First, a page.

That said, solar panels do not produce electricity when the sun goes down. Many homeowners install solar energy storage systems to use at night or during periods of severe weather when there may be power outages.
Are solar panels too ugly?
It’s hard to argue with this statement: 31% of homeowners think solar panels are ugly.
The majority of rooftop solar panel systems are bulky and unobtrusive. But the aesthetics of solar panels have come a long way since their development in 1954, and there’s more hope on the horizon.
Many have praised thin-film solar panels for their sleek design, but since they’re not that efficient, they’re not an ideal choice for powering an entire household. Fortunately, companies like Tesla have developed technologies like solar shingles to make high-efficiency solar modules more aesthetically pleasing.
As it stands, solar tiles are not as widely available and are much more expensive than standard rooftop solar panels. But as the technology becomes more popular and cheaper to produce, solar roofs will become more accessible to homeowners.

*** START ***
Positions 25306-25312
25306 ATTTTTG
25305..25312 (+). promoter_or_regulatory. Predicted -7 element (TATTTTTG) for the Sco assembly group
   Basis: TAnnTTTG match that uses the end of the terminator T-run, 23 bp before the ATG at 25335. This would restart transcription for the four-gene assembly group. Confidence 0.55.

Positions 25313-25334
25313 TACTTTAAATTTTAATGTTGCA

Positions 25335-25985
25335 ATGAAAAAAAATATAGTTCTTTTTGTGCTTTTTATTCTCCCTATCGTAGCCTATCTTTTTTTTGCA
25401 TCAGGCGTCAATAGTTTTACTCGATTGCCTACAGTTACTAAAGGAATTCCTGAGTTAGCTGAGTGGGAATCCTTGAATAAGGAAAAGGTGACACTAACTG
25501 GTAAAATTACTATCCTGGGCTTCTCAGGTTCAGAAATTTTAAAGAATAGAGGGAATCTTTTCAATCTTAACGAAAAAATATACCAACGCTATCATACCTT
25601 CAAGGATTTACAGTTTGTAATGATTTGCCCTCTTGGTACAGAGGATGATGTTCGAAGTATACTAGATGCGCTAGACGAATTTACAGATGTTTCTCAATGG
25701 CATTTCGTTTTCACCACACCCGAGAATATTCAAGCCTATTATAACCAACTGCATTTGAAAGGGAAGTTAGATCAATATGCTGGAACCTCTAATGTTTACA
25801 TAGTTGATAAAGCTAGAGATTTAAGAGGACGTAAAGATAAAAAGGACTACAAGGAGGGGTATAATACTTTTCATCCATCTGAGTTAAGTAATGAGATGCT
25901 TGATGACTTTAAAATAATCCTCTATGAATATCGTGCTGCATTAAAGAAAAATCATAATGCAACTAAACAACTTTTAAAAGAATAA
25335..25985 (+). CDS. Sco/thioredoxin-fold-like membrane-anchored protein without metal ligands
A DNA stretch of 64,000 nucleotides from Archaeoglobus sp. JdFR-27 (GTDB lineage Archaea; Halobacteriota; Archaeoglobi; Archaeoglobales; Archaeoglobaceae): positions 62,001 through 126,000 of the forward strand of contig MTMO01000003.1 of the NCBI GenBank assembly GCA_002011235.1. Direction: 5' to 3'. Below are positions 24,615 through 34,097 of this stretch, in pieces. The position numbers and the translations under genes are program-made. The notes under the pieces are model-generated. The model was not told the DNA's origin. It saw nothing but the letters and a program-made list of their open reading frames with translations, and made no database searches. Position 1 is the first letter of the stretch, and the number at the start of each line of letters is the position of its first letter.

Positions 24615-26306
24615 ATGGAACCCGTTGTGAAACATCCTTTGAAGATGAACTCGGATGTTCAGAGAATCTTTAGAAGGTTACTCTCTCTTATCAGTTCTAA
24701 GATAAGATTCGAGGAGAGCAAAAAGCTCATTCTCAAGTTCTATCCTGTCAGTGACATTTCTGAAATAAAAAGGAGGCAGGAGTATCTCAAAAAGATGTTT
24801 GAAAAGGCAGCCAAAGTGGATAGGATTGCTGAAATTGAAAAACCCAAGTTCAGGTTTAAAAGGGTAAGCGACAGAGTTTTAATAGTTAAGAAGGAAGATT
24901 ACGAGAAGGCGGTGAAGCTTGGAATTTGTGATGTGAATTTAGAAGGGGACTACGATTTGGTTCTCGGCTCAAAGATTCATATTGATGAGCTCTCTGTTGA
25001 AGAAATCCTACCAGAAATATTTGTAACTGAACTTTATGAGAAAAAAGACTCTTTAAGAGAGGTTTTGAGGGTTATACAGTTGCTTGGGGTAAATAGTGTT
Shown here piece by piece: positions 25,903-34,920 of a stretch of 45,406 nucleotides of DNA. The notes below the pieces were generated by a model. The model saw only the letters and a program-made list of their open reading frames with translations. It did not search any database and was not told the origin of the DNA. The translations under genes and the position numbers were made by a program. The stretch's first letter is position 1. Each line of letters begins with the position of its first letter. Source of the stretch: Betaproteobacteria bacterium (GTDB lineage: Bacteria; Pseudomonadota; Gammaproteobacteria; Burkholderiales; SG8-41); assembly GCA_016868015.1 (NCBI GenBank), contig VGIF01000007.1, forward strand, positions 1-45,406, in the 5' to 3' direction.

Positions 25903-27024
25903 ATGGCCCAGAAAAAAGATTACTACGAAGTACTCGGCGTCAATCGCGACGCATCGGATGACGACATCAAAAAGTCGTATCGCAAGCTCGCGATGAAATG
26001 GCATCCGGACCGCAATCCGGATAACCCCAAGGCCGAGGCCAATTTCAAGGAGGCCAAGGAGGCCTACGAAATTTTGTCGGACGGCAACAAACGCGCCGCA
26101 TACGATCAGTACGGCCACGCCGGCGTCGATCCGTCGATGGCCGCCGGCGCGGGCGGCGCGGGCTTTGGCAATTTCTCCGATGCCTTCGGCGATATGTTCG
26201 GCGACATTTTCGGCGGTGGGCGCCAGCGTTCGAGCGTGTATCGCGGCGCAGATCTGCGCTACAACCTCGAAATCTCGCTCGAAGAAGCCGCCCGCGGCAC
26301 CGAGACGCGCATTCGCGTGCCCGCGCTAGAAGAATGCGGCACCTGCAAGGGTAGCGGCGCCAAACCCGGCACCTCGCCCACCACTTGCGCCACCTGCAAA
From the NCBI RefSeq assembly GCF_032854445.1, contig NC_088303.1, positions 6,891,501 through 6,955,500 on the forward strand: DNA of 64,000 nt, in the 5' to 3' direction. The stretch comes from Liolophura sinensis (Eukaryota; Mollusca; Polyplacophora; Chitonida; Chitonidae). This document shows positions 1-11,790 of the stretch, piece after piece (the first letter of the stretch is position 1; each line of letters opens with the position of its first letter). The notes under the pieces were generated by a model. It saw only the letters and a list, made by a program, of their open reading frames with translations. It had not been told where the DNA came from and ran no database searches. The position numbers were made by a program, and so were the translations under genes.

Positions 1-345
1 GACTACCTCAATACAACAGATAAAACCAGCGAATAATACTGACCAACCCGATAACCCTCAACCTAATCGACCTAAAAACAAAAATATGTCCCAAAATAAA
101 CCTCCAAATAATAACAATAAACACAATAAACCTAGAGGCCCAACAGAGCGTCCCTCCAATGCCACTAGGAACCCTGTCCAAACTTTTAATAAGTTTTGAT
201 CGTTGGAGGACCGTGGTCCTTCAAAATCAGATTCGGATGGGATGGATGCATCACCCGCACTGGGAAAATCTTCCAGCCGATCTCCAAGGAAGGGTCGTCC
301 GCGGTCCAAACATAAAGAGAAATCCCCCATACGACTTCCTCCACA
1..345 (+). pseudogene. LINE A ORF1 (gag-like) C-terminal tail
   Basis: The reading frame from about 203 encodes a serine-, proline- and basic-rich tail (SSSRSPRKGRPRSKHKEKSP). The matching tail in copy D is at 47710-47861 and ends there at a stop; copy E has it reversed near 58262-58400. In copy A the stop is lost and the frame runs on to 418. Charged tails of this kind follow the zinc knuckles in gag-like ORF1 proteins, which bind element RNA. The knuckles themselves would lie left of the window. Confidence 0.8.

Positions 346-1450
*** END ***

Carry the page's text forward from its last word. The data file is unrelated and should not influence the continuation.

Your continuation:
EcoWatch surveyed 1,000 homeowners across the United States to gather information about solar panel ownership. For the purposes of the survey, all respondents owned their homes despite having outstanding debts on their mortgages.
The age of survey respondents ranged from 18 to 54, with the majority falling in the 25 to 44 age bracket. The sample size was approximately 52% female and 48% male. The majority of respondents had a household income between $25,000 and $49,999.
This survey was conducted between July 14 and 15, 2022, using Pollfish.